By Steve Last
To anyone that hears the term Dirty MRF (pronounced “murf”) it sounds vaguely unpleasant, maybe even insulting. Perhaps, when you first heard it spoken you thought the person who said it must have been struck by a speech impediment!
A dirty MRF (Materials Recovery Facility) is a waste processing facility, accepting deliveries from WCV (Waste Collection Vehicles), as a mixed solid waste stream (otherwise known as residual waste, or Black Bag waste). The other type of MRF, a Clean MRF, accepts only co-mingled types of materials as collected at the kerbside during the recycled waste collection week for fortnightly waste collection schemes, or in the recycled bins put out in weekly house collection schemes.
The plant and/or labour employed within the plant separates out designated recyclable materials through a combination of manual and mechanical sorting. This often includes a trommel screen and a magnetic separator to remove tins and cans and other metal objects. Also, the sorted recyclable materials may undergo further processing required to meet technical specifications established by end-markets. The remainder, after automatic processing or hand picking, of the mixed waste stream is sent to a disposal facility such as a landfill.
In other words a dirty MRF is one where all the garbage comes into the processing facility and workers sort the recyclable materials from the trash. This type of waste treatment technology accepts refuse and recyclable materials mixed together, and separation occurs within the plant. Recyclable materials which are removed are then sent on to pre-processors and any residual material that is not suitable for processing goes for disposal.
A dirty MRF recovers between five and 45 percent of the incoming material as recyclable materials. The remaining amount is then mostly landfilled, but on some occasions would be otherwise disposed, such as by incineration. However, because the material entering a clean MRF typically weighs 50 to 100 pounds per cubic yard and the material entering a dirty MRF weighs about 350 pounds per cubic yard, dirty and clean MRF designs vary significantly.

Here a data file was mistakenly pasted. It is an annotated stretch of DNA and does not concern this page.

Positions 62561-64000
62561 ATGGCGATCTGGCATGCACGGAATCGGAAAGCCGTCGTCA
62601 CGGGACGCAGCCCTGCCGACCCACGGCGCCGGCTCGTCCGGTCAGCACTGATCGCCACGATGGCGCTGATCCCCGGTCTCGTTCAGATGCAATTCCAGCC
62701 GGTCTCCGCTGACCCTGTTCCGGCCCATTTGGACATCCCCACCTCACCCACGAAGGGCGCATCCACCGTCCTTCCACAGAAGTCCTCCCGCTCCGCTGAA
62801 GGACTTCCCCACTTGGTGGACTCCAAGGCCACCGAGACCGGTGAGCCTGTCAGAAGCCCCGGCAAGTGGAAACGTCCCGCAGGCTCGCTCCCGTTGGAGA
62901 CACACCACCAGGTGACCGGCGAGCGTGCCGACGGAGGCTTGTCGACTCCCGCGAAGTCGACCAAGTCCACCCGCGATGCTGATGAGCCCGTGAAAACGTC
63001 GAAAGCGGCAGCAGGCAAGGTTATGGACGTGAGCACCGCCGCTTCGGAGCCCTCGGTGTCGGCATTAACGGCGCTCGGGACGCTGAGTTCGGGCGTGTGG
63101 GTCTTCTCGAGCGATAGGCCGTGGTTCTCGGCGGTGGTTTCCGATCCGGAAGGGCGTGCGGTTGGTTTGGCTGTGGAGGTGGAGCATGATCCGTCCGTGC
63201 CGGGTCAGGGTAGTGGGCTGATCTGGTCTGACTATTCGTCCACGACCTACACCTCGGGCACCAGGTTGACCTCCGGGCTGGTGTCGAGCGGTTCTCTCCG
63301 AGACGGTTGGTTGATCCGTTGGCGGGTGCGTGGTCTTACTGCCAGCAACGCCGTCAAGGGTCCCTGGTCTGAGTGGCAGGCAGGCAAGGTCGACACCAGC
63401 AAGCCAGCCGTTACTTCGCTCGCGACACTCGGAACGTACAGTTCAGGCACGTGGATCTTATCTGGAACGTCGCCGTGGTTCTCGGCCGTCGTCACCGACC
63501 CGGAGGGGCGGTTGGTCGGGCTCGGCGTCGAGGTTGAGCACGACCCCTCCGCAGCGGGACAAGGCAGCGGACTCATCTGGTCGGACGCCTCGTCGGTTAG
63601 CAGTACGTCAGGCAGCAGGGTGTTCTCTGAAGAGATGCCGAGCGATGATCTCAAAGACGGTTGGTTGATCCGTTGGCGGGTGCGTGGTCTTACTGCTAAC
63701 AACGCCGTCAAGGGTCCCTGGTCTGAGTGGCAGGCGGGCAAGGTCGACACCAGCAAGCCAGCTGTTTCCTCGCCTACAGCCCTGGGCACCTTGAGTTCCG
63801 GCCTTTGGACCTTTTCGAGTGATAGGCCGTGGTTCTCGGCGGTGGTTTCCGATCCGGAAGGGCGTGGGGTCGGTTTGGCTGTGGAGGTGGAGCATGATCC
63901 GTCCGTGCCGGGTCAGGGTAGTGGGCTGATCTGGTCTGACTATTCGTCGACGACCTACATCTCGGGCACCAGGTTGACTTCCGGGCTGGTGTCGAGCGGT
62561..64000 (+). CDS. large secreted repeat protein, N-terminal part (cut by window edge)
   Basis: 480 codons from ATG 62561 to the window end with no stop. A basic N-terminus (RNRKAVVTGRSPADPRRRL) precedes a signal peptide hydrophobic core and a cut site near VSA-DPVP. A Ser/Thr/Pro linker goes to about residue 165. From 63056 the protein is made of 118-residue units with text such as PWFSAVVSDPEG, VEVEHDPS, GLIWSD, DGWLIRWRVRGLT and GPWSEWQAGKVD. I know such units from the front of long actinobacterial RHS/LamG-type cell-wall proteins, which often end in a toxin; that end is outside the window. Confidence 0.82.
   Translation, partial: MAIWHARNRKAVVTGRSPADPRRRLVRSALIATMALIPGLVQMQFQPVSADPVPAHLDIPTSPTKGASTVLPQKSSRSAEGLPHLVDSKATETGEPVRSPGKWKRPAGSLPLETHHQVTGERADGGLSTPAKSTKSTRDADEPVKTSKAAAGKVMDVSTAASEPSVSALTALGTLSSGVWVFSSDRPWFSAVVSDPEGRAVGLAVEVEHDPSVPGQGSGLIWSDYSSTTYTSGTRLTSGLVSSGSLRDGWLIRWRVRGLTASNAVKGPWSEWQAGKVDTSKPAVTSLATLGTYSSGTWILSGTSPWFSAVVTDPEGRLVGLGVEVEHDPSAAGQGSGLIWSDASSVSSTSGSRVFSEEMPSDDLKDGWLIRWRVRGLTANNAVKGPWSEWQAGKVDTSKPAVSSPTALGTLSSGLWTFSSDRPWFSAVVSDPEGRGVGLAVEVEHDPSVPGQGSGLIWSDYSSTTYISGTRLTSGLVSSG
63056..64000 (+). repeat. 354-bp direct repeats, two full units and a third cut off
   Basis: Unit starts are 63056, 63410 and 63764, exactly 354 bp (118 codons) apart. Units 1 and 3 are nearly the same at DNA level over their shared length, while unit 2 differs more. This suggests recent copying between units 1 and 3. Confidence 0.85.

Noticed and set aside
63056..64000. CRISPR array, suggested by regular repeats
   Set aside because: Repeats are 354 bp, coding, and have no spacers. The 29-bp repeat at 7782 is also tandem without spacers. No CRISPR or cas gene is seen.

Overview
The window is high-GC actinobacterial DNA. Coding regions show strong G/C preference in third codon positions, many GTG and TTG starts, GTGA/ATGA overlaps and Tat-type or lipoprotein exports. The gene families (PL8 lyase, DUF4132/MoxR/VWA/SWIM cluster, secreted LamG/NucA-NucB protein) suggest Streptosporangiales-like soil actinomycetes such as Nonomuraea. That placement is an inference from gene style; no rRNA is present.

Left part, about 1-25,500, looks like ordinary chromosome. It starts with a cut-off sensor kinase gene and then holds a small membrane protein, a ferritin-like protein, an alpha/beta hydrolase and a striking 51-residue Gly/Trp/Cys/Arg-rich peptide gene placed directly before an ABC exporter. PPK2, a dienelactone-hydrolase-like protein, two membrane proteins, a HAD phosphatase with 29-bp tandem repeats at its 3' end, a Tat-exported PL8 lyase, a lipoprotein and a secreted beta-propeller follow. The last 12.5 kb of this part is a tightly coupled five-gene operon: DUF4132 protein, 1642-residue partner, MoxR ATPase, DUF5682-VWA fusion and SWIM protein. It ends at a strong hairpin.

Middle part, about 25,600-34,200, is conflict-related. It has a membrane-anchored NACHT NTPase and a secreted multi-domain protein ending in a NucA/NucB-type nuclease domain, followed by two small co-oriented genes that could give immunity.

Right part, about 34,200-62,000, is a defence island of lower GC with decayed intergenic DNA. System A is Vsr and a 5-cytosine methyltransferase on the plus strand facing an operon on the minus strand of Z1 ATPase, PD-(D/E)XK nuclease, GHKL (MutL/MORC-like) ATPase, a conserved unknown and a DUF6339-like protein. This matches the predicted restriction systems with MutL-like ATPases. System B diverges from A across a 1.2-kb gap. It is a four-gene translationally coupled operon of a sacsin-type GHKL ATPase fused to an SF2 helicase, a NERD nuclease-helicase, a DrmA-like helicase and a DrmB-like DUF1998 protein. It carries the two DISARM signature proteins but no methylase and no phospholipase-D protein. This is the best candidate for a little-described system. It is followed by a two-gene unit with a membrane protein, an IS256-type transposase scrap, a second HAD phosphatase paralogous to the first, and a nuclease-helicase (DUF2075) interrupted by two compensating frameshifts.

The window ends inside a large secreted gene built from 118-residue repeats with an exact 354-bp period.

Processing costs may increase (due to capital costs and the inability to hide labor costs with unpaid homeowners), and sales prices may decrease if the process produces poorer quality recyclables. Process odor may cause significant complaints from local residents if the waste is not treated effectively by a wet scrubber.
Recycling services are available at most dirty MRFs and usually these are located at the entrance to the MRF transfer station area, and newspaper, cardboard, aluminum, tin/steel, plastic and brown, clear and green glass are accepted at the recycling center.
Recycling is about creating new materials from old and these materials have to compete against virgin raw materials. As a result, markets for recyclables fluctuate a great deal, being influenced by the supply and demand for both virgin and recycled materials.
Recyclables are removed via manual and automated sorting. Screened two-inch minus fines (the mixed organic waste fraction) are usually composted with yard trimmings and wood.
Separating and sorting the waste is initially achieved by a combination of the householder and the collection crew, defending on the type of vehicle used for collection and the requirements and capabilities of the MRF.
Such an activity could take place within the towns in any district, perhaps on existing General Employment Areas or land with an employment use. Separators are necessary for those operations that involve both large quantities and multiple types of waste. Limited material flows of one or two types of recyclable materials can be managed by hand sorting and separation.
Article Source: https://EzineArticles.com/expert/Steve_Last/25401
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